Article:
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Familiar Diversions

I'm a librarian who loves anime, manga, and reading a wide variety of genres.

Currently reading

The Haunting of Hill House
Shirley Jackson, Laura Miller
Due or Die
Jenn McKinlay
Progress: 128/273 pages
Making Arrangements
Progress: 44 %
Princess Prince
Tomoko Taniguchi
Progress: 310/336 pages
Other Minds: The Octopus, the Sea, and the Deep Origins of Consciousness
Peter Godfrey-Smith
Progress: 41/255 pages
A Rational Arrangement
L. Rowyn
Progress: 179/537 pages
FREE: Locke & Key
Tatiana Maslany, Audible Studios, Joe Hill, Gabriel Rodríguez, Kate Mulgrew, Haley Joel Osment, Full Cast
Progress: 91/806 minutes

The Dragon and the Pearl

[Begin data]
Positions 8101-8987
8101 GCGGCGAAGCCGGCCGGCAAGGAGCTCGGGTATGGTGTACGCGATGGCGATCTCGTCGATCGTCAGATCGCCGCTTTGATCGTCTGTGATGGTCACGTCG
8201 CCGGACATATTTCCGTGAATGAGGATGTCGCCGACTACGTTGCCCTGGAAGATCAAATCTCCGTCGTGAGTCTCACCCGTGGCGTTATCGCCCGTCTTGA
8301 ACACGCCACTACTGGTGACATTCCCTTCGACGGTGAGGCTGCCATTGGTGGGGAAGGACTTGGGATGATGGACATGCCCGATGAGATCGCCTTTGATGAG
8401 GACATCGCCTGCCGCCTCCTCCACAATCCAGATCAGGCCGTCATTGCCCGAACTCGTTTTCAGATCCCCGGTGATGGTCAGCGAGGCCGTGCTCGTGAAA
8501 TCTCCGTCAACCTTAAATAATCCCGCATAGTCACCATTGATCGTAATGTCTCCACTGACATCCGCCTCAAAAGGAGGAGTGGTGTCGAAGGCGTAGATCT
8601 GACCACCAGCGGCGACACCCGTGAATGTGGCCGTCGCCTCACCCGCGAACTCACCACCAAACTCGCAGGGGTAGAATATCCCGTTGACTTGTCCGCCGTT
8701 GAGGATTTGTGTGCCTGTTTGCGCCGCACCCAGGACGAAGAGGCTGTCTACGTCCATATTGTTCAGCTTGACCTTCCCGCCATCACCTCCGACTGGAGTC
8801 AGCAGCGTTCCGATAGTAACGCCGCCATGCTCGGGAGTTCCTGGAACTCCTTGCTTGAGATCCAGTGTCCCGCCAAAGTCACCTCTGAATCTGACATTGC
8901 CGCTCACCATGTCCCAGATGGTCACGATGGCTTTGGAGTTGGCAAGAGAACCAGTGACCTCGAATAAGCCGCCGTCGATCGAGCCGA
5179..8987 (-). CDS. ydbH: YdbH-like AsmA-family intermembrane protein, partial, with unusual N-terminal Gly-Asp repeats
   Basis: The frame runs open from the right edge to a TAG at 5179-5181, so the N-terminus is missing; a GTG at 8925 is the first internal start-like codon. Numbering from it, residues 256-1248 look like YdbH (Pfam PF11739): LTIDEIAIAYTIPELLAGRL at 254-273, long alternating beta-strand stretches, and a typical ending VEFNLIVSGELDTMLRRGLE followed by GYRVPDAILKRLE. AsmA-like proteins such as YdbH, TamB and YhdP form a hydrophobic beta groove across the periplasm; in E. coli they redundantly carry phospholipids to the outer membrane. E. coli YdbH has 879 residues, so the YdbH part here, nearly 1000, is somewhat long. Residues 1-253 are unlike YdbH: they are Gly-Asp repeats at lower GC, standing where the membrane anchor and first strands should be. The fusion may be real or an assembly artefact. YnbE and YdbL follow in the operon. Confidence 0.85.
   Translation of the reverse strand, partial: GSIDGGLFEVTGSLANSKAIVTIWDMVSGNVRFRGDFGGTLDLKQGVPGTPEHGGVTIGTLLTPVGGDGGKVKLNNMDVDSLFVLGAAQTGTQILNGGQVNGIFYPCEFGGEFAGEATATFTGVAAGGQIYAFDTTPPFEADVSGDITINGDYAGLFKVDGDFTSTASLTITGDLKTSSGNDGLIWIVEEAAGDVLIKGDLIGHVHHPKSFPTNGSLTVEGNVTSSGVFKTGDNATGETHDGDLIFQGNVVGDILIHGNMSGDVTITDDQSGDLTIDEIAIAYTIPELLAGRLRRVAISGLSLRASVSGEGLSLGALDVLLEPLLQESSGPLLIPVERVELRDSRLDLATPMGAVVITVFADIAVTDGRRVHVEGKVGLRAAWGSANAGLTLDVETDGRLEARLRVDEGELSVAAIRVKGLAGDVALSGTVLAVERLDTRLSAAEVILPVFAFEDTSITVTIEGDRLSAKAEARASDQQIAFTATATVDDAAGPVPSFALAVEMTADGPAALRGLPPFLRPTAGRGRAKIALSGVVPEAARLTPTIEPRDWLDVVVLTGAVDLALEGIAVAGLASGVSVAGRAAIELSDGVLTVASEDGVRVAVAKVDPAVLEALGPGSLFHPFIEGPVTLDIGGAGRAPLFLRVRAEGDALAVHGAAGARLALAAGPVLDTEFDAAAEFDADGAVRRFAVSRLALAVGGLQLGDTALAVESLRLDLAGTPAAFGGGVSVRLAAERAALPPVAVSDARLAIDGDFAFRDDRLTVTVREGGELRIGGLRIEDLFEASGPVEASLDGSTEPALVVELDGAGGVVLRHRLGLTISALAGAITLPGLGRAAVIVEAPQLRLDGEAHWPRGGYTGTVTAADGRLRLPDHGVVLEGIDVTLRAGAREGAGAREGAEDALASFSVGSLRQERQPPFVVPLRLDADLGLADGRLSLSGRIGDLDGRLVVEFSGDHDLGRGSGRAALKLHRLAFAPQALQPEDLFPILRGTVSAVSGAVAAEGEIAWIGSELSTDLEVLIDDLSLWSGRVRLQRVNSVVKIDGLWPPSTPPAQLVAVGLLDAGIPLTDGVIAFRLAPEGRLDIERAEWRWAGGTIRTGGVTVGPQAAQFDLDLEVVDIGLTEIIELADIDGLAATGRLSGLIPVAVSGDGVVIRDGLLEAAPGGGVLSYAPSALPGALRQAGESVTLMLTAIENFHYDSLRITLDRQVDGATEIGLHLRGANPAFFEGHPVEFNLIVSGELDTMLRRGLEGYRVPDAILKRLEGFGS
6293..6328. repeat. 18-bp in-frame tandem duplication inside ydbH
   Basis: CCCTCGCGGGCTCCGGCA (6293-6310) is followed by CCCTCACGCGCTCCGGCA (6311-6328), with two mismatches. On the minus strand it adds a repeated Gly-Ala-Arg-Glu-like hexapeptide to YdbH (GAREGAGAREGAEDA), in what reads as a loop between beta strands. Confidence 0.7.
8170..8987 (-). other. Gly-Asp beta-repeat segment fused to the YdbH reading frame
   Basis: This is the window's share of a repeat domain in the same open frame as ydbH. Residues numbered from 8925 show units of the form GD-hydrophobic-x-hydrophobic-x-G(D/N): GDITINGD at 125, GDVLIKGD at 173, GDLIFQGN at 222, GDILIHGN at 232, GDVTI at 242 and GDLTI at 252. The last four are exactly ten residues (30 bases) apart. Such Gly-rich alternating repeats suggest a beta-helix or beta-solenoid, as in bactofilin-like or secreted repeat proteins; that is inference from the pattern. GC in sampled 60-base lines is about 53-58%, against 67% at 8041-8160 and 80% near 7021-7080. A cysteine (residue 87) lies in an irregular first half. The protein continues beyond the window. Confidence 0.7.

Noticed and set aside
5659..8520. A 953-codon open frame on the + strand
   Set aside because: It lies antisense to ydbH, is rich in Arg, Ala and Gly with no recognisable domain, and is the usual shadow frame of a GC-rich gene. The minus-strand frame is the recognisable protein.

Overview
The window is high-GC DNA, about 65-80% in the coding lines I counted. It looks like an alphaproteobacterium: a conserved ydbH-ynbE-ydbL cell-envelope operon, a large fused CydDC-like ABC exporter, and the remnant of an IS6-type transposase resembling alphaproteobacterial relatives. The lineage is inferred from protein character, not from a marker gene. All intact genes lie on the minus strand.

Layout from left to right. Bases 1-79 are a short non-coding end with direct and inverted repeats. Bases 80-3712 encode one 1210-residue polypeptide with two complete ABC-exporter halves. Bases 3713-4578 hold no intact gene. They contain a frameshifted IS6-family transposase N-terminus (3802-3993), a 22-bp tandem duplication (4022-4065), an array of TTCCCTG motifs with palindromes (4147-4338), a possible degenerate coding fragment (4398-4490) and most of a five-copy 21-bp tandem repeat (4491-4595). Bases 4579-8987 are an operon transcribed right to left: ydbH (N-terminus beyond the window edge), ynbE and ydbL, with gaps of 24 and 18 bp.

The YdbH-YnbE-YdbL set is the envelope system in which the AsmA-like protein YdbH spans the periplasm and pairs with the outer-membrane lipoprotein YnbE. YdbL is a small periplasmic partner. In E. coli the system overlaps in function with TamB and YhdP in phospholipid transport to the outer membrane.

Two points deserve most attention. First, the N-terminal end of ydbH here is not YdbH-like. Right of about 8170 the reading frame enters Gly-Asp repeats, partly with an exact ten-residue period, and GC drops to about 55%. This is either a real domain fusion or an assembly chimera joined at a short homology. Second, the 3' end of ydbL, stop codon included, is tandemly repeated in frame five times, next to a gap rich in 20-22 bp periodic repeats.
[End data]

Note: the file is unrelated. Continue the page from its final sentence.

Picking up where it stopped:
The Dragon and the Pearl - Jeannie Lin I enjoyed Jeannie Lin's [b:Butterfly Swords|8076157|Butterfly Swords (Tang Dynasty, #1)|Jeannie Lin|http://d.gr-assets.com/books/1277163063s/8076157.jpg|12792286] enough that when The Dragon and the Pearl came out, I snatched it up. Then it sat in my TBR pile for a while. Working on my read-alikes list for Bonnie Dee's [b:Captive Bride|10197347|Captive Bride|Bonnie Dee|http://d.gr-assets.com/books/1296328598s/10197347.jpg|15096558] reminded me that I hadn't read it yet, but still wanted to.I've been working on this review for a few days now, and it has been showing signs of causing me as many problems as my review for Captive Bride. So, in the interest of finishing this review this weekend instead of several weeks from now, I'm doing things a little differently.What I liked:- Li Tao and Suyin's complexity. Both characters have been harboring at least one big secret since before the previous Emperor's death, and they've become used to hiding their emotions. As a result, neither one of them knows what to expect from each other. Suyin primarily knows Li Tao through his deadly reputation – he was the weapon through which the former Emperor punished anyone potentially involved in the Empress's murder. Li Tao knows Suyin primarily through the reputation she gained as the former Emperor's Precious Consort – she was, and is, thought to be a seductive courtesan skilled enough to bring any man to his knees. I enjoyed getting to find out more about the people behind the reputations.- The intensity of Li Tao and Suyin's relationship. Neither Li Tao nor Suyin really expects that Li Tao will survive much longer, not if he continues on his current path. Even so, Li Tao really does think that he has made the best possible choice. Suyin is desperate to convince him otherwise, but, even if she can, there is still no guarantee that he won't be killed. The impending tragedy makes for some really intense and emotional romance.- The setting. I enjoyed the Tang Dynasty China setting in Butterfly Swords, and I enjoyed it in this book as well. I know only a very little about this time and place, so there were some things I didn't feel I was able to follow very well, but I think I still got the gist of what was going on.What I didn't like:- If I hadn't known this was a Harlequin Historical, I'd have been tempted to flip to the end of the book, just to make sure there was at least a half-way happy ending. The bulk of The Dragon and the Pearl often felt less like a romance novel and more like a tragic love story. While the feeling of impending tragedy gave Suyin and Li Tao's romance a lot of intensity, it didn't fit with the happy romance novel ending, which seemed to come out of nowhere. I was a little stunned at how suddenly one particular character was defanged and turned into a Tang Dynasty China equivalent of Nora Roberts' Daniel MacGregor (basically, a grandfatherly matchmaker).- As much as I enjoyed reading about Li Tao and Suyin and am glad the ending of their story wasn't tragic, I think I prefer Lin's Butterfly Swords. The ending of The Dragon and the Pearl was a bit of a disappointment. However, I'm still glad I read the book and am really looking forward to Lin's [b:My Fair Concubine|13263350|My Fair Concubine (Tang Dynasty, #3)|Jeannie Lin|http://d.gr-assets.com/books/1330643840s/13263350.jpg|18465003], which is currently sitting in my TBR pile.(Original review, with read-alikes and watch-alikes, posted on A Library Girl's Familiar Diversions.)